tries. NVe learn of its trade and commerce, things which good citizens should
know. Schools teach us, too, of our government so that we may be able to vote
for proper men to help govern our coun,try. We learn of other countries and
the difference of leadership and dictatorship, so that we, as good citizens, may
h-elfp to keep a free Democratic country. '
In school we learn to spe-ak and write English properly. We also learn
other languages, so that we may have a better understanding of the foreign
countries. They he-lp us, to-o, if we visit these countries to speak the proper
language and thus learn the custo-ms off the other countries too.
. We learn in school to appreciate good music and books which is so es-
sential in the life of every citizen.
All these things and many more, which we learn in scfhool help us to be-
come better citizens, and so to live together efficiently and happily in a better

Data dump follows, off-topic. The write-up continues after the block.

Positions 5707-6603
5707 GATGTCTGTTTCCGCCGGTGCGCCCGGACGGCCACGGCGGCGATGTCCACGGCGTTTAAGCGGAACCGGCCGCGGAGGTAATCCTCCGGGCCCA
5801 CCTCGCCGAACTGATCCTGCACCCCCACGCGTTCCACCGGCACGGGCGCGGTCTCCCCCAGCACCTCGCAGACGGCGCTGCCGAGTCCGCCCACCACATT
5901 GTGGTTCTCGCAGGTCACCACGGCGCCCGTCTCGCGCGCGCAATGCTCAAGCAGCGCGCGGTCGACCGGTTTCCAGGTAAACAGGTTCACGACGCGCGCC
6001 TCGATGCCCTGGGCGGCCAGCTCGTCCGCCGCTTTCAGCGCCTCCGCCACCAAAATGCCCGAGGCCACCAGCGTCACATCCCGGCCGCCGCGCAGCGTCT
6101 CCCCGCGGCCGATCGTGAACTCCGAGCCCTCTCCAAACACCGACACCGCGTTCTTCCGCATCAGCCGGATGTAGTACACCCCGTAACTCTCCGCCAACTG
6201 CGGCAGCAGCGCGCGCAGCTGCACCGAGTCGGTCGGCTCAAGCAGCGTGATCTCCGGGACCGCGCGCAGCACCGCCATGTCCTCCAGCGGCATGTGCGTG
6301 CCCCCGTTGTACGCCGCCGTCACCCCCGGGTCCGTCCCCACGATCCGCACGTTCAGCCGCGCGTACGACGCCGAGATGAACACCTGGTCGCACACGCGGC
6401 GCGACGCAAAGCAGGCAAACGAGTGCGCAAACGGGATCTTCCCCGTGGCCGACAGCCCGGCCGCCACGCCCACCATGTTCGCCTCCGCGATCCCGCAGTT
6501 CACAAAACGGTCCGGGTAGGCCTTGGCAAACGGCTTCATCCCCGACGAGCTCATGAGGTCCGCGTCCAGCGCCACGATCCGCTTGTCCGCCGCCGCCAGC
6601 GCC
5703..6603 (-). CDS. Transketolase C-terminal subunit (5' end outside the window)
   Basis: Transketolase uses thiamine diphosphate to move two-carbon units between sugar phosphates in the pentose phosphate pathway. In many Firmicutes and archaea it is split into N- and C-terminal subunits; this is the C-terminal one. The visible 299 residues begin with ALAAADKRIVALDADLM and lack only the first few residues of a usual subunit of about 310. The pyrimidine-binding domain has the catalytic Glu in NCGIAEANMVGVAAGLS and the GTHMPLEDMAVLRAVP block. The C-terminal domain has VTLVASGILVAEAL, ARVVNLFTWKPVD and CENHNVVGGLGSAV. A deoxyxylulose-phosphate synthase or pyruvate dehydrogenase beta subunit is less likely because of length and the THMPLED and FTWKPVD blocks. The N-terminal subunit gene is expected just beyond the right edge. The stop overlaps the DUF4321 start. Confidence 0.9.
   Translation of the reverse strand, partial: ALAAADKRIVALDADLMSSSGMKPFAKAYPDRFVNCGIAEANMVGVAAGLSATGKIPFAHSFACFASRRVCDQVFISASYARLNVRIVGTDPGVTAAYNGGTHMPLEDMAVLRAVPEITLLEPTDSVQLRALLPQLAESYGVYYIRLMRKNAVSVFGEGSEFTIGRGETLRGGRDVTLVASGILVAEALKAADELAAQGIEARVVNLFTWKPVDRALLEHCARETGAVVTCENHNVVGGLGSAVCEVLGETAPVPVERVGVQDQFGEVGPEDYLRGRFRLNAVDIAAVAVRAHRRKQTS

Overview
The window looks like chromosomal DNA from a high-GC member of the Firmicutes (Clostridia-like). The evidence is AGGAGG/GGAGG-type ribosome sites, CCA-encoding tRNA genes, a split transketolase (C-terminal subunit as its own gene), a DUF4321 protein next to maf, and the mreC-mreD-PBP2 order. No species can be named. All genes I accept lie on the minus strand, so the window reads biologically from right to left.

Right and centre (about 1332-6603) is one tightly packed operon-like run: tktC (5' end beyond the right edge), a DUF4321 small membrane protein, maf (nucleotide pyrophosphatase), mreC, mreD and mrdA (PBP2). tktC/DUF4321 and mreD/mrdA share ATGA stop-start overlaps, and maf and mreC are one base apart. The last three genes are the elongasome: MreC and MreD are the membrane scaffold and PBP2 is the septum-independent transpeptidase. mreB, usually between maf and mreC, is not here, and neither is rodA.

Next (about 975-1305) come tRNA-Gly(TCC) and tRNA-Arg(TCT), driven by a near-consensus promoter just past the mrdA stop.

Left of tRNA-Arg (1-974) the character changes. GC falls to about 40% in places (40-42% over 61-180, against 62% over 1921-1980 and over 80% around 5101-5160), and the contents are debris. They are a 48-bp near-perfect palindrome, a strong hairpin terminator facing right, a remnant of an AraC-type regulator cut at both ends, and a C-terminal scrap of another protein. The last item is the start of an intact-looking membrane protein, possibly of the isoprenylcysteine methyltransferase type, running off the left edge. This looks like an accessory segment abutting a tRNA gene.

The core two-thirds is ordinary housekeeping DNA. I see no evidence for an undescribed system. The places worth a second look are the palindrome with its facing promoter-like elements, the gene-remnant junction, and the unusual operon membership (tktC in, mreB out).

d Mr. Johnson was giving a demonstration on the properties of acids one
"Now," he said, "I am going to drop this fifty-cent piece into this
glass of acid. Will it dissolve or not H
"No, Sir," replied Bud C.
"Then perhaps you will explain to the class why it won't dissolve,"
replied the teacher.
"Because,7' came the answer, "if it would you wouldn't drop it in."
One day John was chewing gum in school and was sitting with his feet'
sprawled out in the aisle.
VVhen the teacher saw him, she roared out, "John! Take that gum out
of your mouth and put your feet in.
THE VALUE OF PHYSICAL ED.
Gene Forde,XIA I
Boys and girls, men and women, should at all times keep themselves in
good condition and health by physical training. High .school boys and girls